xxxxxThere then followed what came to be known as the Panama Canal Scandal. In 1892 an official enquiry into the direction of the company’s affairs found de Lesseps and his son Charles guilty of mismanagement and misappropriation of the company’s funds, and accused some 150 French deputés of receiving bribes in return for supporting government funds for the project. De Lesseps and his son were found guilty and sentenced to imprisonment for five years, but a few months later an appeals court reversed the decision. The government survived the scandal, but the following year there were big socialist gains. The cartoon from the London satirical magazine Punch (November 1892) reads: “The Great Frenchman”.
xxxxxDe Lesseps was elected a member of the Académie Française in 1884, and awarded the Grand Croix de la Légion d’Honneur. He received many honours from overseas. He was presented with the Star of India, and received the freedom of the City of London. In 1886 he travelled to the United States to speak at the dedication of the Statue of Liberty. Despite the scandal that surrounded the last years of his life, his reputation has remained high in France and abroad. He died at his Château de la Chesnaye in Central France, and after a national funeral, was buried in Père Lachaise Cemetery in Paris.
xxxxxIn 1902 the United States bought out the assets of the French company, and the following year, by agreement with the Republic of Panama, secured a perpetual lease on the “Canal Zone, a strip five miles wide on each side of the waterway. Work was begun on a lock canal in 1906, and by clearing the area of mosquitoes (found to be the cause of malaria and yellow fever); employing a labour force of some 40,000; and using more efficient equipment, the canal was opened in the summer of 1914. By a further treaty between the United Sates and Panama in 1977, Panama took over full control of the Canal Zone in 2000.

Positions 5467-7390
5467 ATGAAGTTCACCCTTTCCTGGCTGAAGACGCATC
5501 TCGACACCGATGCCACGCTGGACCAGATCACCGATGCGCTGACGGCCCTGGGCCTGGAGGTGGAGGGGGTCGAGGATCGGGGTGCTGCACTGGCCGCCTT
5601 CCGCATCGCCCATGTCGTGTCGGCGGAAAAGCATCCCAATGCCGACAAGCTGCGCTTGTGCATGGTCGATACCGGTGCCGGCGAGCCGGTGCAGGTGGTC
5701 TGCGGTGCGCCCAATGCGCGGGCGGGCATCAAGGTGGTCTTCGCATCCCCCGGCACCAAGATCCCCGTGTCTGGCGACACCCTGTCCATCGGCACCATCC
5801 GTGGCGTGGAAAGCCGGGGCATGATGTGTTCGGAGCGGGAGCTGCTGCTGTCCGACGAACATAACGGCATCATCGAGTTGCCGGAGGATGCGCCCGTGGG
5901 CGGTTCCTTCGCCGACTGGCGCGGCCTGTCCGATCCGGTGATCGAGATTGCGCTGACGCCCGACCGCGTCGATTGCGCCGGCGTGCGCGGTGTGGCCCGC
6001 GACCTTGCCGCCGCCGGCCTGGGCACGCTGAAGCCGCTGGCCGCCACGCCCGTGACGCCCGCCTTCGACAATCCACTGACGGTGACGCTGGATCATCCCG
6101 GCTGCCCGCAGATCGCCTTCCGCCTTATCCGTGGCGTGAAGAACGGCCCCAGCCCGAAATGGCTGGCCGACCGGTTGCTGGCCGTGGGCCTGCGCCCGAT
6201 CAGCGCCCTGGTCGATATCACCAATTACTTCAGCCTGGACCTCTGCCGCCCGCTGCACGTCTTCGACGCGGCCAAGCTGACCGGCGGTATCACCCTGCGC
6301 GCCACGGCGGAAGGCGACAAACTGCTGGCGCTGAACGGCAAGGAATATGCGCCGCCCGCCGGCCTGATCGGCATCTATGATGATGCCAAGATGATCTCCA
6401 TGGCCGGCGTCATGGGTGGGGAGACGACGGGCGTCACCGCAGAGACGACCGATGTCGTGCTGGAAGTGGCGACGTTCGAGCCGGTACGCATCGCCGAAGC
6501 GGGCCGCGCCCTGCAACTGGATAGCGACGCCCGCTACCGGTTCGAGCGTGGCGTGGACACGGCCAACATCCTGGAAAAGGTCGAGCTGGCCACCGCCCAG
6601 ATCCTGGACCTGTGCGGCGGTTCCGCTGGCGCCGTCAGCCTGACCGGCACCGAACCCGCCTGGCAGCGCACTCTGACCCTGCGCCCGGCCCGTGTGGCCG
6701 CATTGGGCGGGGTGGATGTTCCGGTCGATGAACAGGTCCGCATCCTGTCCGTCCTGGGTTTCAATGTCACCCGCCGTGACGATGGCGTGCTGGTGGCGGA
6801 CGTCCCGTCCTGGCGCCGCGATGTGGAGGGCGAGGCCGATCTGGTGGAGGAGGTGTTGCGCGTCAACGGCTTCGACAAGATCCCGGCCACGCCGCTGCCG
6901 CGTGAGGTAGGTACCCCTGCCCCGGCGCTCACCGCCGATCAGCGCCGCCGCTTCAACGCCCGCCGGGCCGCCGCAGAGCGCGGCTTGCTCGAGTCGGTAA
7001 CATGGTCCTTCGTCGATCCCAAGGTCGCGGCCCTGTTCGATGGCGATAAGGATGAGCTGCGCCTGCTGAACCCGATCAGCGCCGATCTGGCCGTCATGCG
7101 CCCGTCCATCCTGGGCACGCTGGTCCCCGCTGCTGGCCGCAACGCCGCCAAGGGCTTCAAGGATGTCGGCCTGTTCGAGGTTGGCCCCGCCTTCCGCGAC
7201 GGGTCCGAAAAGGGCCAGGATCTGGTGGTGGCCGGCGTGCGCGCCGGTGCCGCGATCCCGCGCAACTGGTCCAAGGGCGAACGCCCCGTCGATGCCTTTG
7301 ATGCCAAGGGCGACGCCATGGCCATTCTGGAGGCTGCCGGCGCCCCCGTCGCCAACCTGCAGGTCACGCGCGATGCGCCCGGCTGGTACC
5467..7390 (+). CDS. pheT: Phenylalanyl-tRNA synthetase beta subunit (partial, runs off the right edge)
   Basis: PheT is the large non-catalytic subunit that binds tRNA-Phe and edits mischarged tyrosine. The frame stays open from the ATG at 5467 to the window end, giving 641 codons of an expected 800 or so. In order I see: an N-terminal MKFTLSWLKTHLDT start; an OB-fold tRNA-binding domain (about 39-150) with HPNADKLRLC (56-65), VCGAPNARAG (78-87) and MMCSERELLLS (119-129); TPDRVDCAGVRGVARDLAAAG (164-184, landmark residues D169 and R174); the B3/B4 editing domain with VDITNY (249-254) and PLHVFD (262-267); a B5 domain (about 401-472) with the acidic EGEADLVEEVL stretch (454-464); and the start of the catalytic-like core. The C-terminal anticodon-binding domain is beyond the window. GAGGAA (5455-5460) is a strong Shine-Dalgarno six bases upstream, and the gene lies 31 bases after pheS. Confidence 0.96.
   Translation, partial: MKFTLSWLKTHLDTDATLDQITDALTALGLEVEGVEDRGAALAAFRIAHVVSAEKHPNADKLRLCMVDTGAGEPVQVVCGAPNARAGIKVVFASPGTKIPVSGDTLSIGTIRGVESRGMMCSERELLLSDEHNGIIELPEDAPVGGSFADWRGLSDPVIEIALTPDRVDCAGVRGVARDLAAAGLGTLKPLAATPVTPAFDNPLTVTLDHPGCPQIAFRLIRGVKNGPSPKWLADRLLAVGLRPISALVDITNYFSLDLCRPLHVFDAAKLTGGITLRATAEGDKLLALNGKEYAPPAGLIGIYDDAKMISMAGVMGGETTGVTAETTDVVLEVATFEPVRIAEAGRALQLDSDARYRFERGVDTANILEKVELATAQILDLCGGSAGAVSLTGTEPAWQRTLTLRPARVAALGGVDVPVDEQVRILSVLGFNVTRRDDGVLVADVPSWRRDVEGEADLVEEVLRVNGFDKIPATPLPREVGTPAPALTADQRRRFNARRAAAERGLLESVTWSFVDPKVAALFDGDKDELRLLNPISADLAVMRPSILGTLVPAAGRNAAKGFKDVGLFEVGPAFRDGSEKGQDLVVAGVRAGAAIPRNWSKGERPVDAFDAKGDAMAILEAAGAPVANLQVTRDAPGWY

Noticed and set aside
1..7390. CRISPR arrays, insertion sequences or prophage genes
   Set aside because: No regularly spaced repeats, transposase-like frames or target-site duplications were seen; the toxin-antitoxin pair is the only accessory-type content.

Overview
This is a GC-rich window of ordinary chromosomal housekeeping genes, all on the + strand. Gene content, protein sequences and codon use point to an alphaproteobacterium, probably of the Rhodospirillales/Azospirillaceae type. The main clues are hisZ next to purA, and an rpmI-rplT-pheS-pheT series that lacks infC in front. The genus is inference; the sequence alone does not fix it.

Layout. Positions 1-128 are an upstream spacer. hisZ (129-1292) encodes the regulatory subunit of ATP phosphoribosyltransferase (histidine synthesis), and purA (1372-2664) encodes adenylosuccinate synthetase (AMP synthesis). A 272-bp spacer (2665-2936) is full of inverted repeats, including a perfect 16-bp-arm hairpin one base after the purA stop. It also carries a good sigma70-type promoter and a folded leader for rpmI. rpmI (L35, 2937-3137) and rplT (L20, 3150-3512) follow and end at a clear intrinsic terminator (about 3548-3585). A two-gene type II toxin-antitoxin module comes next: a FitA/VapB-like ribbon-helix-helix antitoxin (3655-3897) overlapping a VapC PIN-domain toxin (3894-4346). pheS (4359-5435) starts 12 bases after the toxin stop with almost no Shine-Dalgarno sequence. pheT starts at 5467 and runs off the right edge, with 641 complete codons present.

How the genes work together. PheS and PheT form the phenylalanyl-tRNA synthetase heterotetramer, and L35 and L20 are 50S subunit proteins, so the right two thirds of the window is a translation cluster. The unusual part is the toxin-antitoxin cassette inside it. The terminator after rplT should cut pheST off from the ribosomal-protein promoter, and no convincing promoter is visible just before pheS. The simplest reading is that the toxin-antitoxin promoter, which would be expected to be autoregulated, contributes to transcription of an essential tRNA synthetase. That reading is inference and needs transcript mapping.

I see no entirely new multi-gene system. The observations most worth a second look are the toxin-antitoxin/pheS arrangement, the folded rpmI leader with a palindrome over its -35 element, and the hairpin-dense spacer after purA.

xxxxxIncidentally, in November 1899 a monumental statue of Ferdinand de Lesseps was erected at the entrance to the Suez Canal. It was demolished by the leader of Egypt, President Gamal Nasser, when he took over the canal in 1956, but was later restored by the Friends of Ferdinand de Lesseps and now stands in a small garden at the Port Fouad shipyard. ……
xxxx…… In 1887 the French painter Paul Gauguin, one-
Xxxx…… Thexvirtual eradication of
yellow fever and malaria during the American building of the
Panama Canal was largely due to the findings of the Cuban
physician Carlos Finlay (1833-
xxxxx…… Anotherxman who made a close study of the mosquito at this
time was the British physician and
bacteriologist Ronald Ross
xxxxx……xThe Panama Canal, when
completed in 1914, shortened the trip from the Atlantic to the
Pacific by some 7,000 miles. It is 40 miles long (64ks), with a
maximum width of 300 ft (91m) and a minimum depth of 41 ft (12m).
It has six pairs of locks -
xxxxx……xThe port of Vancouver on the west coast of Canada benefited greatly from the opening of the Panama Canal. It became economically viable to export grain and timber to the American east coast and Europe, and by the 1930s it had become Canada’s major port on the Pacific coast, and the country’s third largest city.
xxxxxAnother important waterway built at this time was the
Kiel Canal, which
crosses the German state of Schleswig-
xxxxxIncidentally, an earlier waterway -
The Panama Canal
and The Kiel Canal
Frenchman Ferdinand de Lesseps served as a diplomat for many
years, but when he retired in 1849 he set out to fulfil his